Meningococcal

Meningococcal meningitis is a bacterial form of meningitis, a serious infection of the thin lining that surrounds the brain and spinal cord, that can cause severe brain damage and is fatal in 50% of cases if left untreated.1 The meningococcal bacterium is found worldwide, with outbreaks mainly occurring in sub-Saharan Africa, which is known as the meningitis belt, and stretches from Senegal in the west to Ethiopia in the east.1  However, infrequent cases and outbreaks also occur in New Zealand and other countries.2

Meningococcal bacteria pass from one person to another through secretions from the nose or throat, for example by coughing or sneezing on someone, but it usually needs to be quite close or prolonged contact.

On average about 15% of people carry the meningococcal bacteria in their throat and nose, without being unwell — they are known as carriers and they can spread the disease.1

New Zealand health authorities recommend that travellers to high-risk areas be adequately protected against meningococcal disease.2  Each time you plan to travel, show your doctor or travel medicine specialist your travel itinerary at least 6−8 weeks before you leave,6 to check if you need to take any precautionary measures against meningococcal disease.

Meningococcal FAQs

  • Meningitis - What is it?

    Meningococcal meningitis is a bacterial form of meningitis, a serious infection of the thin lining that surrounds the brain and spinal cord, that can cause severe brain damage and is fatal in 50% of cases if left untreated.1 The meningococcal bacterium is found worldwide, with outbreaks mainly occurring in sub-Saharan Africa, which is known as the meningitis belt, and stretches from Senegal in the west to Ethiopia in the east.1  However, infrequent cases and outbreaks also occur in New Zealand and other countries.2

  • Meningitis - How is it spread?

    Meningococcal bacteria pass from one person to another through secretions from the nose or throat, for example by coughing or sneezing on someone, but it usually needs to be quite close or prolonged contact. It is more likely to spread among people living in the same house or who are in very close contact with each other (including intimate kissing).3  Localised outbreaks can occur in closed-in spaces where crowds gather, such as in sport stadiums, schools and universities.4

    On average about 15% of people carry the meningococcal bacteria in their throat and nose, without being unwell — they are known as carriers and they can spread the disease.1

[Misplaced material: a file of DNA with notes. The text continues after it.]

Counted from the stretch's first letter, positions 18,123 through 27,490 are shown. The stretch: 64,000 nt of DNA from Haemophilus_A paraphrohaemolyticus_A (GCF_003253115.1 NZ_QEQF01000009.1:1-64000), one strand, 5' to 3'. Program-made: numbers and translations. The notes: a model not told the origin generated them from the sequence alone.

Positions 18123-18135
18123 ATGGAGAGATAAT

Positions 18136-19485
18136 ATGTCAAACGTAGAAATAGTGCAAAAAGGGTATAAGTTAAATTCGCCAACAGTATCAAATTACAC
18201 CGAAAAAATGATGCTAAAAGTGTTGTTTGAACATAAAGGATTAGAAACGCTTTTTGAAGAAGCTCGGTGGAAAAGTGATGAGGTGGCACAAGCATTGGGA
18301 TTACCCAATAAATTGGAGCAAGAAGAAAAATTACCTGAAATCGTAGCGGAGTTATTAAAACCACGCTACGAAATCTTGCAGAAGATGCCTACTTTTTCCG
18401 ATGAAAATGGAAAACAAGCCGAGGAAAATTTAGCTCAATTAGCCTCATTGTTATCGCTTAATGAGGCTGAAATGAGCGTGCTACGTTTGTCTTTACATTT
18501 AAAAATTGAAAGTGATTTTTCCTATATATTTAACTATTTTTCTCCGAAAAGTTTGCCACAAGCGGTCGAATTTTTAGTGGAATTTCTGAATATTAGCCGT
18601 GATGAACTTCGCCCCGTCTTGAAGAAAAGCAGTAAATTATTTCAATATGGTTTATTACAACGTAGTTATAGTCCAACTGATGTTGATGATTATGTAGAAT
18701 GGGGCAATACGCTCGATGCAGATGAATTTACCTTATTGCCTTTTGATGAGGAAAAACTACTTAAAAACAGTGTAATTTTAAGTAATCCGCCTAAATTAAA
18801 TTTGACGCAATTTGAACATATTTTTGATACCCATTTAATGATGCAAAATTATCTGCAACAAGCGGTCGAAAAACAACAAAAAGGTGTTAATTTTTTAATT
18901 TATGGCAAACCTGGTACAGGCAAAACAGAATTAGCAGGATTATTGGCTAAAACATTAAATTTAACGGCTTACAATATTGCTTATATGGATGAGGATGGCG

• Meningitis - Who is at risk?

    People travelling to high-risk countries-particularly, some of the sub-Saharan African countries stretching from Senegal in the West to Ethiopia in the East (the meningitis belt) — may be at risk of meningococcal disease, especially in crowded situations and during the dry season.1  Pilgrims to Mecca are also at high risk which is why the Saudi Government requires all Pilgrims to be vaccinated against A,C,W135,Y strains.4  The risk of catching meningococcal disease while travelling is generally low,4 and children and young adults tend to be at higher risk of infection.3

  • Meningitis - How is it prevented?

    New Zealand health authorities recommend that travellers to high-risk areas be adequately protected against meningococcal disease.2  Each time you plan to travel, show your doctor or travel medicine specialist your travel itinerary at least 6−8 weeks before you leave,6 to check if you need to take any precautionary measures against meningococcal disease.

    There are several meningococcal vaccines that are available in New Zealand. One vaccination that is available is Mencevax ACW135Y.7 This vaccine contains four of the five major strains (serogroups) of bacteria that cause meningitis.5  Mencevax is given as a single dose and will provide protection against these strains of meningitis for 3 years in children over 5 years of age and adults.7  No vaccines are 100% effective5 so you will need to be careful when you are in large crowds for long periods of time.

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